4. Incorporation of Section 7 of the Yukon Fatal Accidents Act to ensure the wrongdoer doesn’t get the benefit of the other coverages that the victim may have had.
Further to the amendments noted above, Appendix A outlines the tenets of what a first-class piece of legislation must include. As we’ve reviewed all the legislation from every other province and the Yukon, we have cherry-picked the best legislative aspects. The other provinces don’t necessarily do that great of a job in their legislation, although BC is presently by far the worst of a bad bunch. These required tenets close all the loopholes and ensure that we have fair and just legislation which will not allow wrongdoers to escape accountability.
Appendix B contains the drafted legislation itself to replace the condescendingly named Family Compensation Act, which many in the legal profession have often quipped should be more aptly named the Family Non-Compensation Act. Our demand is that we scrap the Family Compensation Act in its entirety and replace it with the Wrongful Death Accountability Act as drafted. This would be in accordance with also amending the Wills, Estates, and Succession Act so as not to exclude ‘non-pecuniary’ damages in wrongful death claims.
I’d like you to understand where these demands are coming from. Our Society is 100% volunteer based. In addition to volunteering our time, we’ve relied upon the financial contributions of our volunteer board members, and individual donations from the public, which as of recently have expanded at a geometric rate. This is a testament to the public interest and grass roots nature of our movement and this urgent human rights issue. The citizens of this province demand access to justice and they demand accountability. Our Society is a platform that synthesizes and facilitates the channelling of these voices to your office.
While the legal community concurs with our drafted legislation, they have largely stepped aside to ensure that the public drives this issue forward. Aside from a TLABC start-up funding grant that we received in 2015, we have received no financial contributions from any legal organizations since. Frankly, our movement is proving to be more powerful than any legal lobbying arm could hope to be in this province.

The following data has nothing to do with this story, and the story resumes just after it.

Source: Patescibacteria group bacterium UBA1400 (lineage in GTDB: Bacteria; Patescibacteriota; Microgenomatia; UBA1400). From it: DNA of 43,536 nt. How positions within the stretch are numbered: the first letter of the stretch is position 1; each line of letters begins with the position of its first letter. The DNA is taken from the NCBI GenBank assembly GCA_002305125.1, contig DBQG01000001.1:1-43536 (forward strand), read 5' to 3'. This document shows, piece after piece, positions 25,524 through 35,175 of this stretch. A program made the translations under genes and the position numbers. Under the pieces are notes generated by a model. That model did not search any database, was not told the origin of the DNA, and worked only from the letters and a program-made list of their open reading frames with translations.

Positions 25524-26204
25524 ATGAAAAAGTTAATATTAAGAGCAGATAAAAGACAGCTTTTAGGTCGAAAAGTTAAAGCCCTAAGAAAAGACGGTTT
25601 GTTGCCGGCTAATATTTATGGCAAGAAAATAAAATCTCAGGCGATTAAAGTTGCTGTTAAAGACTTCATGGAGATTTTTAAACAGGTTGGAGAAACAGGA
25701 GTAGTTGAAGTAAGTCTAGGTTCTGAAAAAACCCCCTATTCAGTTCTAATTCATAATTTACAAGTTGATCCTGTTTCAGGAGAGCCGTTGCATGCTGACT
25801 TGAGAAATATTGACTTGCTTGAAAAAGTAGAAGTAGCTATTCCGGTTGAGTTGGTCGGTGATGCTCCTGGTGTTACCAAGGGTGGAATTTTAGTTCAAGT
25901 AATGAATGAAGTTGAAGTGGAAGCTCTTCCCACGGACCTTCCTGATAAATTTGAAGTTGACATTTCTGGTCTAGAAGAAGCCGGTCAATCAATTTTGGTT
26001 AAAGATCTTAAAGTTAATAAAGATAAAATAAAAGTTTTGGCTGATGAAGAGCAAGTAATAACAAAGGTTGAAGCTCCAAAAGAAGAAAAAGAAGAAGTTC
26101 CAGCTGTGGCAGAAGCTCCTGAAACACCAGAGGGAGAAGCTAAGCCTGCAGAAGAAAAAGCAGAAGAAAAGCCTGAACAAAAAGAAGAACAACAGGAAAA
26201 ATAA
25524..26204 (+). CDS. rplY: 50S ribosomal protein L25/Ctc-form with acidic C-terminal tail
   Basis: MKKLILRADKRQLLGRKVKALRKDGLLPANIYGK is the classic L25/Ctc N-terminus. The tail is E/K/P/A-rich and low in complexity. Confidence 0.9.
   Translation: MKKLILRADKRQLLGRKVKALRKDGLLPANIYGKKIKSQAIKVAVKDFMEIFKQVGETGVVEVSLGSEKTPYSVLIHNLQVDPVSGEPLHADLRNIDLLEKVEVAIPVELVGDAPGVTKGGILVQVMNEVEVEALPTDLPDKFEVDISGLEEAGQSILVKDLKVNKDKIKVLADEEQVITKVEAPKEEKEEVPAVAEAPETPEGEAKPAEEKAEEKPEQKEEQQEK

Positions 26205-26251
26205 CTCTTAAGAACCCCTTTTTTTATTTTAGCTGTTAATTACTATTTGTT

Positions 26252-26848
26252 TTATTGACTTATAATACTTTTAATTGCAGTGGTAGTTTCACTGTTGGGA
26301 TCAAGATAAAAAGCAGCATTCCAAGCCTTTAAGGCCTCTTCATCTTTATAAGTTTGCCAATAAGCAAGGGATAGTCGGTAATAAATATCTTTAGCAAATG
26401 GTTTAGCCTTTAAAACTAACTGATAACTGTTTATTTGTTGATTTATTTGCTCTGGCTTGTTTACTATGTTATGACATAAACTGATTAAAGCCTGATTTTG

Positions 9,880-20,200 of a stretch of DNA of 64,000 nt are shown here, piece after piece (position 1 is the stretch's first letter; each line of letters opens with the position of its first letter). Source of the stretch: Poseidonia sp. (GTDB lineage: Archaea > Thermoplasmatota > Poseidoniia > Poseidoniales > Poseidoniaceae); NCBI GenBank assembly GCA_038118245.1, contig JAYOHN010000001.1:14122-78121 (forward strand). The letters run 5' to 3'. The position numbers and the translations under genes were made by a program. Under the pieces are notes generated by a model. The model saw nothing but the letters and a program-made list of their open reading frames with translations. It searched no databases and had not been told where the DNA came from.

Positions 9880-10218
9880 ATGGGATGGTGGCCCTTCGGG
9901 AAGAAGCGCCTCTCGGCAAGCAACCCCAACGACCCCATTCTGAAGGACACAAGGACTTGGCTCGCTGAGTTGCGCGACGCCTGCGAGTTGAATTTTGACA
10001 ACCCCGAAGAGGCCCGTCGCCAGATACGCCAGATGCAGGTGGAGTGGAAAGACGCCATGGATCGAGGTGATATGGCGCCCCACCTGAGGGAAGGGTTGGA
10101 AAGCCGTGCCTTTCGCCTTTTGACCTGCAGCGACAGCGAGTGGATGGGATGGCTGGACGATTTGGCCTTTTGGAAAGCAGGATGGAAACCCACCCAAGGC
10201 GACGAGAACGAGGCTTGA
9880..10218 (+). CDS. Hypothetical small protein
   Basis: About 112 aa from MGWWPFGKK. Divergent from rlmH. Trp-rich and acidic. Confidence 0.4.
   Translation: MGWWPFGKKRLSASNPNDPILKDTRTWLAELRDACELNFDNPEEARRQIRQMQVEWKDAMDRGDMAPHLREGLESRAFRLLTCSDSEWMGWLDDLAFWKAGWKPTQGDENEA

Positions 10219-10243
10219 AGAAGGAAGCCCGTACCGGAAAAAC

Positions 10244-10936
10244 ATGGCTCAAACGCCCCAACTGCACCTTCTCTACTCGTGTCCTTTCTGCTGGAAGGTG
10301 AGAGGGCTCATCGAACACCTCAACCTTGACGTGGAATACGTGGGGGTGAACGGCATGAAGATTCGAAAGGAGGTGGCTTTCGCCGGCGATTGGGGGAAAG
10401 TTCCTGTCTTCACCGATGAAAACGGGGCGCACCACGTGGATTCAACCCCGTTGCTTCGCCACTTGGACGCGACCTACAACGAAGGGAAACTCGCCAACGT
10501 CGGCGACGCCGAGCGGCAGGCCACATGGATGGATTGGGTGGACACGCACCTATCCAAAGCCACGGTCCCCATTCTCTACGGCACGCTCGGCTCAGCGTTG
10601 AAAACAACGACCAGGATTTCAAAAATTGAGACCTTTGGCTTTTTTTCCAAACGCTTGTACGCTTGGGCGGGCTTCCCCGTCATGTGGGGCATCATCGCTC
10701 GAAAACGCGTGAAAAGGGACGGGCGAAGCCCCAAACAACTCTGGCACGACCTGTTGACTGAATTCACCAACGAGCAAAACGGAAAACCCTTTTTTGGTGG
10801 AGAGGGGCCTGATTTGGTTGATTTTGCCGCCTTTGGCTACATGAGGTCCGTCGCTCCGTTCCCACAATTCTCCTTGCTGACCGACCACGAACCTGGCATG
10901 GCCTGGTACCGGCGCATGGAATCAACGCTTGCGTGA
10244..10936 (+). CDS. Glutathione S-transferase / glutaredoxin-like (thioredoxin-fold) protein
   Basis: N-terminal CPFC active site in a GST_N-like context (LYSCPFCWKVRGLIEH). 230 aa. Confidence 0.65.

The Attorney General who might ever table and pass such a first-class piece of legislation would set a precedent not only in Canada, but internationally, with the respect of human rights, dignity, and legislated protections for the individual. This Attorney General would be creating a legacy in this province that would impact generations in the future, and promote safer standards and protocols to protect human life and prevent wrongful death in the first place.
As you know, the current legislative framework has not seen any meaningful, or significant updates since adoption from the UK’s Lord Campbell’s Act in 1846. Let’s not play a pathetic game of “catchup” by photocopying another province’s exact legislation, or by setting out prescribed meat charts of capped “benefits”, which condescendingly treat British Columbians like livestock. Let’s instead set an example for the rest of Canada and the world for recognition of the distinct value of an individual’s human life as directed by case law, while ensuring the full measure of justice and accountability to wrongdoers brought under an all-encompassing legislative framework. That is the opportunity that you can bring forth in this first quarter of our 21st century.